Journal Article

Tissue reaction to orthodontic tooth movement—a new paradigm

Birte Melsen

in The European Journal of Orthodontics

Published on behalf of European Orthodontics Society

Volume 23, issue 6, pages 671-681
Published in print December 2001 | ISSN: 0141-5387
Published online December 2001 | e-ISSN: 1460-2210 | DOI:
Tissue reaction to orthodontic tooth movement—a new paradigm

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Direct or indirect resorption are both perceived as a reaction to an applied force. This is in contrast to orthopaedic surgeons who describe apposition as ‘the reaction to loading of bone’. The article reviews the literature on intrusion of teeth with periodontal breakdown, and on the basis of clinical and experimental studies. The conclusion is reached that intrusion can lead to an improved attachment level, and that forces have to be to low and continuous.

The tissue reaction to a force system generating translation of premolars and molars in the five Macaca fascicularis monkeys is described. Three force levels, 100, 200, and 300 cN were applied for a period of 11 weeks. Undecalcified serial sections were cut parallel to the occlusal plane and a grid consisting of three concentric outlines of the root intersected by six radii was placed on each section so that areas anticipated to be subject to differing stress/strain distributions were isolated. A posteriori tests were utilized in order to separate areas that differed with regard to parameters reflecting bone turnover.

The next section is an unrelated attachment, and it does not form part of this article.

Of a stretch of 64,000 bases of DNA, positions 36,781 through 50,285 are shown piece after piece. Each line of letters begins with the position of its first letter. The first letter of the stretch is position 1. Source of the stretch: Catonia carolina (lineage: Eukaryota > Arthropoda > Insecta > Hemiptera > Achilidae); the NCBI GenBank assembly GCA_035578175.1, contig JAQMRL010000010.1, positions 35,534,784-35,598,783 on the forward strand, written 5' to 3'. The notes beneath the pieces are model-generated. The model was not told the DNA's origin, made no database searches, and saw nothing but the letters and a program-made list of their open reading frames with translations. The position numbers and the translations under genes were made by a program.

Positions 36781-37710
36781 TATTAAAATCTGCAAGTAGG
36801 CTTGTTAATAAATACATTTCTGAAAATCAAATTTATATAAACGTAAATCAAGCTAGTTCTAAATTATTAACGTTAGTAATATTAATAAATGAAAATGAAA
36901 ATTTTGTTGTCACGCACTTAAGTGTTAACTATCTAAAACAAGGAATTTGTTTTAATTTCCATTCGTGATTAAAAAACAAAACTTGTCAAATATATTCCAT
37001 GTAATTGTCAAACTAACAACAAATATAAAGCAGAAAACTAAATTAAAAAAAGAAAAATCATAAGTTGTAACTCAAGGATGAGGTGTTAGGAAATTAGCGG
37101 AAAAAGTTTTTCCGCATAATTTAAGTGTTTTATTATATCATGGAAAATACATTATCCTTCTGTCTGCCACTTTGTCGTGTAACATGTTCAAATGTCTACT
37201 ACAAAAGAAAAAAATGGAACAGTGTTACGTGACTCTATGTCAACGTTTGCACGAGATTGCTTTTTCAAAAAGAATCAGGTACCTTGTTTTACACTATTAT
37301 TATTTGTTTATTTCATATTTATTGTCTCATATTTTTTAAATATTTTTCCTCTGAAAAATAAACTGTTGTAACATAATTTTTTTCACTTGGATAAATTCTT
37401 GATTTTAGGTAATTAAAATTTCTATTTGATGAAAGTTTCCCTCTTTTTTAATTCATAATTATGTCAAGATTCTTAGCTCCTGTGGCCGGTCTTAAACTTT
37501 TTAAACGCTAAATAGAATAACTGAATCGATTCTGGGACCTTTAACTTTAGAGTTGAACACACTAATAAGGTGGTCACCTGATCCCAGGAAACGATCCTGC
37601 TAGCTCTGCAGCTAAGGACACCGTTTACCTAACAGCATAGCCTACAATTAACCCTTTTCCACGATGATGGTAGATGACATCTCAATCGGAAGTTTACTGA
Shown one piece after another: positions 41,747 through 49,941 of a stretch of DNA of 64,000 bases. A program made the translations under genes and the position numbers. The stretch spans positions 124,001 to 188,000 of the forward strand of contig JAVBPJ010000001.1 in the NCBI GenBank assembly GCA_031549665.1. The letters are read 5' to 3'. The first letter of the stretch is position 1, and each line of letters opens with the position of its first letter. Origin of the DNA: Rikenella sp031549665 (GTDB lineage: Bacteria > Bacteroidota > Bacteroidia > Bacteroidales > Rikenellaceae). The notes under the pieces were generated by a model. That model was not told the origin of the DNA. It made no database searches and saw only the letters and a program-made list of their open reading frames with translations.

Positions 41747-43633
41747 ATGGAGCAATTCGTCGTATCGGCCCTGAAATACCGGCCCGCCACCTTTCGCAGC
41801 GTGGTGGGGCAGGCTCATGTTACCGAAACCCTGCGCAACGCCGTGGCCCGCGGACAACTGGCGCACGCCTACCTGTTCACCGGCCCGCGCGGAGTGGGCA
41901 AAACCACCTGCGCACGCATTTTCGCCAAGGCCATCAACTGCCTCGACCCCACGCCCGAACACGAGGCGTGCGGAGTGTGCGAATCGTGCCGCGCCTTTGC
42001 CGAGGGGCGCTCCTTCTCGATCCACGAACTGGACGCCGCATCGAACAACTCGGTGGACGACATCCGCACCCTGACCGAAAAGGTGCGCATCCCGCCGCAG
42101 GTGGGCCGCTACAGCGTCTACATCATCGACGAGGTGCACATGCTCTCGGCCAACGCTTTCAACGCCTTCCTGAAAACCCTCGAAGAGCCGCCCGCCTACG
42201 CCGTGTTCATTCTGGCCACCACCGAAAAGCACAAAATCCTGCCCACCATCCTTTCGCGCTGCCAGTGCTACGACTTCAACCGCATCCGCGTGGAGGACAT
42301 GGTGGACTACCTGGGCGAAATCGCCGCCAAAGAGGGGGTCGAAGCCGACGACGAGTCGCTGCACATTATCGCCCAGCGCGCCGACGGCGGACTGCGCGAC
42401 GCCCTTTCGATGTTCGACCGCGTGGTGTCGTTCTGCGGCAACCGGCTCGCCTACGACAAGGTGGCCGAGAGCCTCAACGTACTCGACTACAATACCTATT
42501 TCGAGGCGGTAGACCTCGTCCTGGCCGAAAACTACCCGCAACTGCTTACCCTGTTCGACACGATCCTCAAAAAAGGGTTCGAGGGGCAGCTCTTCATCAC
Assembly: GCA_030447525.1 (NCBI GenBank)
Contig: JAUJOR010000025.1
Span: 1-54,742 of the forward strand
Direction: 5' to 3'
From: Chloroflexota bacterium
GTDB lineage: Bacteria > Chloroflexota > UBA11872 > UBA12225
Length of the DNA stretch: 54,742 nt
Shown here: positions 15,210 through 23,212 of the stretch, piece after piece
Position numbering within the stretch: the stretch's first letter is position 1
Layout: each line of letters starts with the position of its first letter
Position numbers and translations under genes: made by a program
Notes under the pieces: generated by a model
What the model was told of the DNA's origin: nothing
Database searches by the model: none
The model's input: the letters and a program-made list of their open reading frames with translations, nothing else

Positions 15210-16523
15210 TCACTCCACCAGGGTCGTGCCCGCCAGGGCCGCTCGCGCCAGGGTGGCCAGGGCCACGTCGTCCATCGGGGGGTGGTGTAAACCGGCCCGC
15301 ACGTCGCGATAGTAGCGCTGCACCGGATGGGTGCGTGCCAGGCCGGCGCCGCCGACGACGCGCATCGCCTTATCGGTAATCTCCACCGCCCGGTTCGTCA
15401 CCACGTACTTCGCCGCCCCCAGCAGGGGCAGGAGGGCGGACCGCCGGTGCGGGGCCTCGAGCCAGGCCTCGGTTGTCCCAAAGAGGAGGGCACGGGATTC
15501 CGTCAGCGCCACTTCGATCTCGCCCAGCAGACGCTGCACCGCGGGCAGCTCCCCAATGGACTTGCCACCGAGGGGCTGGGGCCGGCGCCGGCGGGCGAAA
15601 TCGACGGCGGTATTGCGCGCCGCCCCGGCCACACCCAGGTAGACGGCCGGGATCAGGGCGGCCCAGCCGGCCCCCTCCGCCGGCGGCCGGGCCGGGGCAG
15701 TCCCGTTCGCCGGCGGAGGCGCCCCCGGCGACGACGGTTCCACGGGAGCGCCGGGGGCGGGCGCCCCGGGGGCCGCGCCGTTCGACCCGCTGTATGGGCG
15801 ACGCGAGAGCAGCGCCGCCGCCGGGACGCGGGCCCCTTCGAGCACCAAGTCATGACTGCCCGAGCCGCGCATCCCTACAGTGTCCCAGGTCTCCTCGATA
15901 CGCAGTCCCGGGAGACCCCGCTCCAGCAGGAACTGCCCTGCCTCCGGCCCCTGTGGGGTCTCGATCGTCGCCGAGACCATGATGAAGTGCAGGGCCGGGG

Based on these results and a finite element model simulating the loading, a new hypothesis regarding tissue reaction to change in the stress strain distribution generated by orthodontic forces is suggested. The direct resorption could be perceived as a result of lowering of the normal strain from the functioning periodontal ligament (PDL) and as such as a start of remodelling, in the bone biological sense of the word. Indirect remodelling could be perceived as sterile inflammation attempting to remove ischaemic bone under the hyalinized tissue. At a distance from the alveolus, dense woven bone was observed as a sign of a regional acceleratory phenomena (RAP). The results of the intrusion could, according to the new hypothesis, be perceived as bending of the alveolar wall produced by the pull from Sharpey's fibres.

Journal Article.  0 words. 

Subjects: Restorative Dentistry and Orthodontics

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